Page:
New Falklands war, about oil?


This music video by the British punk band Crass is called Sheep farming in the Falklands. It is a protest against the 1982 Falklands/Malvinas war. The lyrics are here.

From Associated Press:

Argentina blocks supply ship in Falklands dispute

As I toured Buenos Aires, residents were uniformly upbeat except when I mentioned my upcoming visit to the Falkland Islands.

”The British stole the Falklands from us,” I heard over and over. “Those islands belong to Argentina.”

Now, I was approaching East Falkland Island and Stanley, the largest town — well, the only town — on more than 200 South Atlantic Ocean islands whose combined population includes 650,000 sheep and 3,000 humans.

Three British soldiers have died in southern Afghanistan, officials announced Monday, raising Britain’s death toll in the conflict to 256 – breaking the number of Britons lost in the Falklands war of 1982.

Britain reached the grim milestone as British, American and Afghan forces are preparing for a major attack on Marjah in Helmand province, the biggest town in southern Afghanistan under Taliban control. Britain’s defense secretary has warned the British public to expect more casualties when the Marjah attack occurs. …

BUENOS AIRES, Argentina — Argentina has escalated its dispute with Britain over oil and gas exploration in the South Atlantic, blocking a ship it said was carrying drilling equipment for the disputed Falkland Islands from leaving the port of Buenos Aires.

The Foreign Ministry said port officials prevented the Techint vessel from leaving because of evidence that its cargo of Argentine-made seamless tubes would be used for drilling activity “illegitimately promoted” by Britain in the sea surrounding the islands.

The ministry said the boat visited Port Stanley, the islands’ capital, last month without securing Argentine permission.

Last week Argentina formally objected to the start of oil and gas exploration in the islands, which the government calls the Malvinas and considers to be its own despite losing a war with Britain over the territory in 1982.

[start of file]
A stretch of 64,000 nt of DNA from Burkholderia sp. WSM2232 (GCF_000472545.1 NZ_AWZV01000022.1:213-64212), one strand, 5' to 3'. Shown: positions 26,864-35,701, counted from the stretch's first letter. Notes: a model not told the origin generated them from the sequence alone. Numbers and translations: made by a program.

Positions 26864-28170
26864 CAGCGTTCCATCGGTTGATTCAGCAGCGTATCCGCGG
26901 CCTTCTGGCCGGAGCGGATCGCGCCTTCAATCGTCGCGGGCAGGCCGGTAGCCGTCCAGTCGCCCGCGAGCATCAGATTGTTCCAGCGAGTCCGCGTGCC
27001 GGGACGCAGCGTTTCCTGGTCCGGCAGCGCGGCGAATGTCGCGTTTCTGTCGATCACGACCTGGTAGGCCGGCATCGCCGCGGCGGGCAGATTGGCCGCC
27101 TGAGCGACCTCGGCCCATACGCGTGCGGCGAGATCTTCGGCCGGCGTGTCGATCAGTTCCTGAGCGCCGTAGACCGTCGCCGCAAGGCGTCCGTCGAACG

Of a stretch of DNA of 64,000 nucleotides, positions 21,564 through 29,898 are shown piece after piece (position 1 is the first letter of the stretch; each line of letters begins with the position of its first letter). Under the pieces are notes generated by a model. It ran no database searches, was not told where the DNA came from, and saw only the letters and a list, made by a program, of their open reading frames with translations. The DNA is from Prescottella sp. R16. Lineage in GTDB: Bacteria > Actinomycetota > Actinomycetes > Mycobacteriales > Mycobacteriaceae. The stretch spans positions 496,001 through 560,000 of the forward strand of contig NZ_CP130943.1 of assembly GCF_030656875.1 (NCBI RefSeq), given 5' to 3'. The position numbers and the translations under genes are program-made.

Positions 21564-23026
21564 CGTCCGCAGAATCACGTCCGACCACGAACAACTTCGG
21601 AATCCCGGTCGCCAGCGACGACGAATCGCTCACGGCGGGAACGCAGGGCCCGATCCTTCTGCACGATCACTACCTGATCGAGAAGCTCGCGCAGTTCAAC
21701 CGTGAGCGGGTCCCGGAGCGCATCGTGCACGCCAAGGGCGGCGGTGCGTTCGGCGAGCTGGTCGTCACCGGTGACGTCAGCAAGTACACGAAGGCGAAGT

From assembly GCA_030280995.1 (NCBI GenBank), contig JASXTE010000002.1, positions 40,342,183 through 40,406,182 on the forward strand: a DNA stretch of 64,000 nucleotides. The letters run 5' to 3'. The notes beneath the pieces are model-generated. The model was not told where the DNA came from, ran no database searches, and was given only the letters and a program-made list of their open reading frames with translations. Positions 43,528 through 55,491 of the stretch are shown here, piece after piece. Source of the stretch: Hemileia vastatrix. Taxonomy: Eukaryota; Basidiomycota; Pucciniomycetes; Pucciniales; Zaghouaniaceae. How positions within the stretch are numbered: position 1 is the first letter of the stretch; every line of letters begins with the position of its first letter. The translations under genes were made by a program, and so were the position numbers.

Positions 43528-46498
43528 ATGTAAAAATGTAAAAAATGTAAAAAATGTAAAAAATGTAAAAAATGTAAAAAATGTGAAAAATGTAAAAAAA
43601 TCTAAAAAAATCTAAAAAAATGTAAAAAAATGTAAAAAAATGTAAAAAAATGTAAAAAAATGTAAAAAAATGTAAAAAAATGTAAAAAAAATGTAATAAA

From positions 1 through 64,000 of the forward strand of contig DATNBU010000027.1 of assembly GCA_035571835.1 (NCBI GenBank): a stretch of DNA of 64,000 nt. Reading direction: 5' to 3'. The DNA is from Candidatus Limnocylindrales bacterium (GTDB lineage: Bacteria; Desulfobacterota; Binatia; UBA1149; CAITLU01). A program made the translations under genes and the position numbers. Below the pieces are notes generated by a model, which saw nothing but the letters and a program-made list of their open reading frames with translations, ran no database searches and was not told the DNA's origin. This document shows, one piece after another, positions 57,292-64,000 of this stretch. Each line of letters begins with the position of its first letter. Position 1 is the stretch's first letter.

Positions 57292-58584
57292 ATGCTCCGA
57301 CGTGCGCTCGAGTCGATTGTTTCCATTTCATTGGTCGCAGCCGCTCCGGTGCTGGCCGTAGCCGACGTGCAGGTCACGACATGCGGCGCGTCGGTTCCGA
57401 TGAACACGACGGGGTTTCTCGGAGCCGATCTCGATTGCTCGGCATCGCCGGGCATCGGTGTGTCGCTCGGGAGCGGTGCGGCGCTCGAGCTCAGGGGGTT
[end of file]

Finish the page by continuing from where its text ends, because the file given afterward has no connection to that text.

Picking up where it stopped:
Techint, the world’s biggest producer of seamless steel tubing for the oil industry, denied that the tubes were destined for the Falklands. It said they were headed to destinations in the Mediterranean and companies that have no operations in the disputed area.

Argentina took the South Atlantic islands by force in April 1982, and 649 of its soldiers and 258 British soldiers were killed before it surrendered two months later.

Both countries have filed claims with international organizations over rights to the seabed surrounding the islands.

This is a music video of another song against the 1982 Falklands war; Robert Wyatt – Shipbuilding (1982).

Argentina has refused to back down from controversial legislation designed to hamper trade between the country and the Falkland Islands. The ruling requires ships heading to the islands to obtain a government permit from Buenos Aires first: here.

A British rig is due to begin drilling for oil in the territorial waters of the Falkland Islands, despite strong opposition from Argentina: here.

A British firm has started drilling for oil off the disputed Falkland Islands in the face of fierce opposition from Argentina: here.

Argentina’s foreign minister went to the UN headquarters in New York on Wednesday over its escalating dispute with Britain: here.

Britain’s decision to begin exploratory drilling has stoked tensions with the Argentine government over control of the disputed Malvinas (Falklands) Islands, and the oil reserves on the seabed around them: here.

Guardian: Rockhopper shares soar on Falklands oil upgrade: here.

Oil firm Rockhopper raises £48.5m for Falklands drilling: here.

Rockhopper fails to find oil with Falklands well: here.

3 thoughts on “New Falklands war, about oil?